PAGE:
Producers can do little about the external factors impacting their herds and businesses, but they can focus on forage quality and feed intakes. We spoke to a nutritionist to find out more.
TEXT STUART BOOKER
Concentrating on areas that can be influenced and improved, rather than issues predominantly outside producers’ control such as the weather or falling milk prices, will help to maximise dairy margins.
That’s according to KW Feeds’ Charlotte Ward, who explains that while milk-cheque concerns are high on producers’ agendas, the key is to focus attention, heading into autumn/winter, on the most efficient use of home-grown feed to try and alleviate some pressure on lower milk prices.
“There’s plenty of forage this winter, compared to recent years, with many clamps full and grass growth much greater than 2022, so there is an opportunity to make the most of forage and improve feed efficiencies,” says Ms Ward.
“This, in turn, allows producers to look at best-cost options to balance diets, and to ensure they are driving profit as much as possible.”
Grass growth has been above average in 2023, with July seeing more than two to three times more rainfall than usual. And despite some earlier cuts potentially being disrupted by the weather, subsequent cuts are expected to add to an abundance of grass silage.
That said, although there’s a positive outlook in terms of quantity, quality is likely to be variable. A more fibrous and less digestible forage, with high lignin levels and lower energy and protein, may negatively impact intakes and milk production on some units, for example.
“The key is to make the most of this forage, and to do so means producers must know their baseline. Test all clamps, and do it regularly,” stresses Ms Ward.
“Regular forage analysis is vital to achieve true diet optimisation. This allows producers to identify when they need to invest in feed, and make better cost decisions based on those needs,” she adds.
The rainfall experienced through July also increases the risk of mould contamination and mycotoxin threat, due to potential issues with trying to ensile forages in wetter weather.
“Mycotoxins can be brought in from the field, or can actually develop in the clamp, as in the case of Penicillium mycotoxins, and end up in the ensiled forage,” says Ms Ward.
“Even with good silage management, there is still a mycotoxin risk. So regular forage samples can help to identify any problems.
Mycotoxin risk: moulds can develop in the clamp
“It’s important to understand where ‘enemies’ are lurking and avoid them stripping valuable energy from the diet and away from productivity, leading to possible compromises in cow health too.”
“When producers know their baseline it’s time to consider the best-cost options to carefully balance rations and supplement specific energy and protein requirements,” adds Ms Ward.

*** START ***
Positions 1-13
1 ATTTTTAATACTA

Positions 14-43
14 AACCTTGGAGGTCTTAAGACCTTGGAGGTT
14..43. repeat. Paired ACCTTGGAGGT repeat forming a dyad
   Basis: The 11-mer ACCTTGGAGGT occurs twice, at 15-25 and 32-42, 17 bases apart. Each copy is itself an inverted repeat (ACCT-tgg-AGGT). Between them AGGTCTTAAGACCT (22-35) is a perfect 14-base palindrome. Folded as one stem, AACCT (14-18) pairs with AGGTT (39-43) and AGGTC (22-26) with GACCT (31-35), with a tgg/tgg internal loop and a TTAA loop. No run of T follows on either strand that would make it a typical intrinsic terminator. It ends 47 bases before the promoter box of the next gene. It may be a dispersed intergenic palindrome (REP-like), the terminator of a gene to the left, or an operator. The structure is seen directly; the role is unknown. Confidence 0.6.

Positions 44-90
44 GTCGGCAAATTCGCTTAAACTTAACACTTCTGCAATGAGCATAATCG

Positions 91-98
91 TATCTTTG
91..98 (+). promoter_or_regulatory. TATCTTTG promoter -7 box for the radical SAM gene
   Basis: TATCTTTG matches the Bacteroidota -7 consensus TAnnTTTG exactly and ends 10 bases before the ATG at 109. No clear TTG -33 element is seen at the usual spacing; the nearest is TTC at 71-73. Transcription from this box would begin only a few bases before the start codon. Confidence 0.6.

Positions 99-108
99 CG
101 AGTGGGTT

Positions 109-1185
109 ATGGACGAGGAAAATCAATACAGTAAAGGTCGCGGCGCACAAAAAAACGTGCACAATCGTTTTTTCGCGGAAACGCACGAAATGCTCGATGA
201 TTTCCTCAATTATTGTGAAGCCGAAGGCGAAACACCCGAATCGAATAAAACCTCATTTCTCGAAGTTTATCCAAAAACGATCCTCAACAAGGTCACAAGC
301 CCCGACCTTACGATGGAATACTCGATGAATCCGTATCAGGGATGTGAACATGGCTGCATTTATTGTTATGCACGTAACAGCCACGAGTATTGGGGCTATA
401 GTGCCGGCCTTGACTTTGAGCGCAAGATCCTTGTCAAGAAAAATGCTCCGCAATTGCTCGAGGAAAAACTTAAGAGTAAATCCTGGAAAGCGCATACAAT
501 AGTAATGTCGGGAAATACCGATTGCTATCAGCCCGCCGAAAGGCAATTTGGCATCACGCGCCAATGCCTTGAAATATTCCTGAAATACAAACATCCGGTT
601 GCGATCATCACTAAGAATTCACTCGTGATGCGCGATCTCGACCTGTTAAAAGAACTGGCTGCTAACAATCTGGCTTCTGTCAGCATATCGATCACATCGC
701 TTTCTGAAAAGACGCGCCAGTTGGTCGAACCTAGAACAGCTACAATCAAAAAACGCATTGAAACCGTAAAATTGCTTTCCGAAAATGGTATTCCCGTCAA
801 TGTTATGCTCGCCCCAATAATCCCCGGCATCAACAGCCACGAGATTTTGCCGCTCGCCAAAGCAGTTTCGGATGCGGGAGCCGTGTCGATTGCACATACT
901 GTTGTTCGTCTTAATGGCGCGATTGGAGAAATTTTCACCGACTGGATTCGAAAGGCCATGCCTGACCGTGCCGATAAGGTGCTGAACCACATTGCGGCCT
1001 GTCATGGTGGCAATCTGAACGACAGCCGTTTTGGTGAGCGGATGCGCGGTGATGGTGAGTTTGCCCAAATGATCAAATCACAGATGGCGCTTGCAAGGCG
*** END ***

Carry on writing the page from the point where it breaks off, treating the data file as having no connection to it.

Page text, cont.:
With high-lignin silages, for example, there will be a requirement to supplement more energy in the rations to maintain production, or to pre-treat forages to help break down the fibre, improve digestibility and improve feed efficiency.
With low protein levels (14.3% according to the latest Trouw figures) in grass silage, and maize looking good for many, high energy and liquid protein sources, such as regulated-release urea molasses, could provide a good-value option as, for example, an alternative to traditional dry proteins.
Feed efficiency is directly linked to making best use of forage and balancing rations appropriately. This will then also produce a return on milk constituents as well as yields. “Every kilogramme of feed is being converted into more milk. So focus on the balance of the ration to avoid wasting feed,” says Ms Ward.
“In times of lower milk prices and higher feed prices, this is key. Look at the best-cost options and how you can balance the ration effectively to increase feed efficiency and milk from forage.”
Milk prices have fallen significantly and, despite feed prices also dropping slightly, the current milk-to-feed price ratio (MFPR) is concerning, so opportunities to drive profits must be taken.
A favourable MFPR would be around 1.5:1, with the value of milk at 50% more than that of feed. With a current ratio of close to 1.2:1, the pressure on margins is clear.
“These current prices, coupled with weather conditions, are factors that producers can do little about,” adds Ms Ward.
“But making better use of forage, improving feed efficiencies and making more informed decisions about when to invest in feeds can make a difference. Producers can exert some control here.”
Steps to mitigate milk-price concerns
● Regular forage analysis – know the baseline
● Consider mycotoxin threat
● Look at best-cost options to supplement energy and protein levels
● Focus on balance of ration – avoid wasting feed and make the most of forage
● Focus on what can be influenced – support cow health, fertility, performance